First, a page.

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Posts Tagged ‘Bill Hamilton’

Thompson Returns To The Post

Okay, so here’s how it started:

A tipster heard that the Washington Post’s Susan Glasser, Bill Hamilton and one more big time Postie were spotted having coffee recently with NYTimes investigative reporter Marilyn Thompson.

Speculation has it that Thompson was upset that the Times didn’t run their story about the relationship between Sen. John McCain and a D.C. lobbyist.

Oh, and didn’t an investigative gig just open up at the Post recently?

So it should come as no surprise that…Marilyn Thompson is returning to the Washington Post, where she will be the new “Washington accountability editor” on the National desk. She previously worked at the WaPo from 1990 to 2004 before leaving for the Lexington Herald, then the L.A. Times, then the NYTimes.

More on the Post’s Obama Story

You can’t help but read this Politico story — “Wash. Post Obama story under fire” — and think that former Posties Jim VandeHei and John Harris were tickled pink to run it.

Discussing last week’s controversial Obama article in the Post, Michael Calderone talks to the Post’s Bill Hamilton, who gives a politician-like “I apologize to anyone who was offended by this” response:

    Assistant Managing Editor Bill Hamilton, who oversees political coverage and edited the article, said that he was “a little puzzled” that readers didn’t see that the paper’s intention was to call into question rumors that Obama is secretly a Muslim (rather than a Christian), and was educated in an Indonesian madrassa.

    “I’m sorry it was misunderstood,” Hamilton said. “It obviously makes me think about how I edited it.”

Bill Hamilton: Staying

Settle down, Posties: National politics editor Bill Hamilton isn’t going anywhere.

FishbowlDC has learned that Hamilton did recently consider working for the Philadelphia Inquirer, even going so far as to meet with Inky higher-ups, look at potential Philadelphia neighborhoods to live in, potential Philadelphia schools for the kids (Hamilton is married to the New Yorker’s Jane Mayer), etc., etc.

Still, Hamilton decided to remain at the Post and tells FishbowlDC that “I remain very excited about the 2008 campaign and figuring out how to cover it.”

The Post’s National Desk

A number of you have written in confused about how Rajiv Chandrasekaran’s recent promotion affects the Washington Post’s National Desk. To help you out, here’s the pecking order, in order of rank:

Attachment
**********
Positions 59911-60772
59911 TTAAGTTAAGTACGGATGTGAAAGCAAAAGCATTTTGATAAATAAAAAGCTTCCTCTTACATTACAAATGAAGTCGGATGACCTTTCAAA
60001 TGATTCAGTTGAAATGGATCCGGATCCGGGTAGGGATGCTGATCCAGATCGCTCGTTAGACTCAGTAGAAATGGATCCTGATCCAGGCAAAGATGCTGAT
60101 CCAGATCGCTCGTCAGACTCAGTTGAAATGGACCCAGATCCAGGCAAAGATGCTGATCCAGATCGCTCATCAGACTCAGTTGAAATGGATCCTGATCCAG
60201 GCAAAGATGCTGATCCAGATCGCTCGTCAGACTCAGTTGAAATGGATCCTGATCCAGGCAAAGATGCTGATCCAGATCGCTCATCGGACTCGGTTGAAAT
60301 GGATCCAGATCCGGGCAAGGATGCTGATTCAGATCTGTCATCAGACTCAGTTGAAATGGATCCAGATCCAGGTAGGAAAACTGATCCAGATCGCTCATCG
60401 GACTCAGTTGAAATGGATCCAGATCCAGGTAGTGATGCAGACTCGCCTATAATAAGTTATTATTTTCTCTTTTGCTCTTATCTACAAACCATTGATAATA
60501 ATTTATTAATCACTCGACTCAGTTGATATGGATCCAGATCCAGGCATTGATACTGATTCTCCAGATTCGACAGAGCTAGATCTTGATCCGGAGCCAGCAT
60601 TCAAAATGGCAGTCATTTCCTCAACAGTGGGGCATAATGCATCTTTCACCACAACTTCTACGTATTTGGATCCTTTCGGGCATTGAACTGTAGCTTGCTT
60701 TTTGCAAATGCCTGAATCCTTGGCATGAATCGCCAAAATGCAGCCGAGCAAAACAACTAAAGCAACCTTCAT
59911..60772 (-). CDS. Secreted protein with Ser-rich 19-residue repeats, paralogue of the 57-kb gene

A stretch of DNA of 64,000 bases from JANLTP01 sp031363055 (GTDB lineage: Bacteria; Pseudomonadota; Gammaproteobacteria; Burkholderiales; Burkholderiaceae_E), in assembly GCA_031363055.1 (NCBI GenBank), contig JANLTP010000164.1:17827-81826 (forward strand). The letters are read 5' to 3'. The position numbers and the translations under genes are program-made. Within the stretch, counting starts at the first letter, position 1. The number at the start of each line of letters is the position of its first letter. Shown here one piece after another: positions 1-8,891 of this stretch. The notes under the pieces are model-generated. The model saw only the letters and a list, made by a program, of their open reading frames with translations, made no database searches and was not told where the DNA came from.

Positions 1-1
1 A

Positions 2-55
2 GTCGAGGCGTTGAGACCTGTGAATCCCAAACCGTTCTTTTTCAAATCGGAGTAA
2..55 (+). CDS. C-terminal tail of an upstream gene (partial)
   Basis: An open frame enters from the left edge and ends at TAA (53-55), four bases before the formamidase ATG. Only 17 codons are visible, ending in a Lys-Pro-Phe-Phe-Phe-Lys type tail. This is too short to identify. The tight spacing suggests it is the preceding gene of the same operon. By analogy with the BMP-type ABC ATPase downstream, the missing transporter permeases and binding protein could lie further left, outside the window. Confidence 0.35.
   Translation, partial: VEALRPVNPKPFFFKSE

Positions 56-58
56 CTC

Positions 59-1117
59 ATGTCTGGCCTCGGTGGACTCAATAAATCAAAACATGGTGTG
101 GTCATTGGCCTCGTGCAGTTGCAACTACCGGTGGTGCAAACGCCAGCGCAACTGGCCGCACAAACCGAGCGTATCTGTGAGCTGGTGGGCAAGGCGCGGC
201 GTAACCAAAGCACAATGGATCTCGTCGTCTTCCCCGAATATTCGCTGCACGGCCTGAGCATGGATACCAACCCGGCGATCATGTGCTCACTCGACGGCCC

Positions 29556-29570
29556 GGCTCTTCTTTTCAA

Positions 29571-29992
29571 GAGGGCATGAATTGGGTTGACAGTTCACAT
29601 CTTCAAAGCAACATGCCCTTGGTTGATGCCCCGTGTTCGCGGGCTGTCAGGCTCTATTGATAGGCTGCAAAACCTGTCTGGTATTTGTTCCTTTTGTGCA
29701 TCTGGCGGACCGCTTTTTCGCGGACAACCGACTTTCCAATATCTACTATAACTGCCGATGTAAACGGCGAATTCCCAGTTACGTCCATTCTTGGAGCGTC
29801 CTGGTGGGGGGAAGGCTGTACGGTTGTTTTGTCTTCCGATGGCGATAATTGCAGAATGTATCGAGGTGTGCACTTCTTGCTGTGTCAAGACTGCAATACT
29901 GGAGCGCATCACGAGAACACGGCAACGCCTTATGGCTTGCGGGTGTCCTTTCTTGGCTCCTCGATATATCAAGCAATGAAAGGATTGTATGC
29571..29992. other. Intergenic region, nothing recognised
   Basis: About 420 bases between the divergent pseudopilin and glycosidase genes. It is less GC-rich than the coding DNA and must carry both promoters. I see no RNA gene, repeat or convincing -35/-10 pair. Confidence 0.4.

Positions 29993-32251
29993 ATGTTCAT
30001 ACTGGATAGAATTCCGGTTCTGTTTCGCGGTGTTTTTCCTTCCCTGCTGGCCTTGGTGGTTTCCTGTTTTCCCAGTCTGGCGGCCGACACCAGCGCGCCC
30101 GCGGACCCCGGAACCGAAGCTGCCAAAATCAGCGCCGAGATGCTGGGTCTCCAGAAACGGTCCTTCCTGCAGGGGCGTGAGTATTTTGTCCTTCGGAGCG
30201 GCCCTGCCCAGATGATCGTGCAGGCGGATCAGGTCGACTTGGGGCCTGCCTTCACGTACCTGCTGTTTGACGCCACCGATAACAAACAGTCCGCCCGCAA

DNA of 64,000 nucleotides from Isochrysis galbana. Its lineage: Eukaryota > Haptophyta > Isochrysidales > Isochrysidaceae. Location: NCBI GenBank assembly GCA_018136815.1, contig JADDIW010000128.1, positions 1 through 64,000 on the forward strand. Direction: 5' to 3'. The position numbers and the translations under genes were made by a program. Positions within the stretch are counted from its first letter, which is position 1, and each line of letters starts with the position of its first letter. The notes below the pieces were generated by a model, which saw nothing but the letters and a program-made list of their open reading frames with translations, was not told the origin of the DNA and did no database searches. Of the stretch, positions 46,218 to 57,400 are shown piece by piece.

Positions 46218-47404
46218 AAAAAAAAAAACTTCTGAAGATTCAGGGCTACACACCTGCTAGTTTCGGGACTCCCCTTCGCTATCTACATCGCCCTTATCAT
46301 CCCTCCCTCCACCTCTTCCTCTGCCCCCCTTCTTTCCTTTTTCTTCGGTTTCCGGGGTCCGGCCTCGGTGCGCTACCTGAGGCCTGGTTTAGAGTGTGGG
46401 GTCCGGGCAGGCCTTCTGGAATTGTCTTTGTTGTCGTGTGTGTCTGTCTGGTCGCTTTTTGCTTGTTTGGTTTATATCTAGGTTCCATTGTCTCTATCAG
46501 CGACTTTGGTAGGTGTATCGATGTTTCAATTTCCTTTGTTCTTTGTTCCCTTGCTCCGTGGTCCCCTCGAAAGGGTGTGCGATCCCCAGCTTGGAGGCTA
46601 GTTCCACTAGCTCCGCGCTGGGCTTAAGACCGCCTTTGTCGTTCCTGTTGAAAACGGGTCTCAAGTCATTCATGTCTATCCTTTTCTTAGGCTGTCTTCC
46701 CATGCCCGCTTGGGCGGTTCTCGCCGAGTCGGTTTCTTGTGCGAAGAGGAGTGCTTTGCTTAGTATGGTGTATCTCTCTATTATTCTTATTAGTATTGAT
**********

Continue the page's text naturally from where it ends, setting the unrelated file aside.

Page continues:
1. Susan Glasser, AME/National

    2. Bill Hamilton (National politics editor) and Rajiv Chandrasekaran (National Editor). Rajiv will oversee all other national coverage more generally, including national security, Supreme Court, science, the Post’s bureaus, etc.

    3. Tim Curran (National politics editor) and a half dozen other assignment editors.

    4. Lowly reporters.

What’s the difference between Tim and Bill? Curran has the same job that John Harris had before he left last winter. Curran is responsible for running the coverage day in and day out (assigning and editing political stories). Hamilton is a rank above Tim and oversees politics coverage more generally, focusing broadly on enterprise, deeper stories, longer-term planning, etc.

Howell Critiques Post’s Edwards Story

From her internal Omblog:

    THE EDWARDS STORY

    More than a dozen readers, both inside the newsroom and outside, were troubled by the John Edwards story on Page today. So was I. Most complainers thought that the story either wasn’t worth a story or wasn’t worth fronting or both. It was interesting enough to make an item in In the Loop, but not Page 1. I kept looking for the graf that would tell me that the buyers had some history with Edwards, that they were big campaign contributors, that there was some quid pro quo. Nada.

    Bill Hamilton, the editor on the story, obviously disagreed. “If the mixture of Georgetown, real estate, a presidential candidate and a secret buyer who turns out to be under investigation for screwing a major union that that candidate is courting is not front page news in a Washington newspaper, then we just have different news judgment.

    “I think writing about the finances of presidential candidates is an important service that this newspaper needs to do more of. In this case, we went beyond what was clearly an attempt to shield the important details of a transaction that earned a presidential candidate more than $5 million. And that presidential candidate just happens to be a millionaire who is basing his campaign on a populist appeal to the common man.

    “Nowhere in the story did we say that Edwards did anything wrong. But it is a fact of life that a guy who is running for president has to be careful of major financial transactions in a way that normal people do not. In this case he did not take the time to even Google who was buying his house.”

See the rest of her omblog when you click below…

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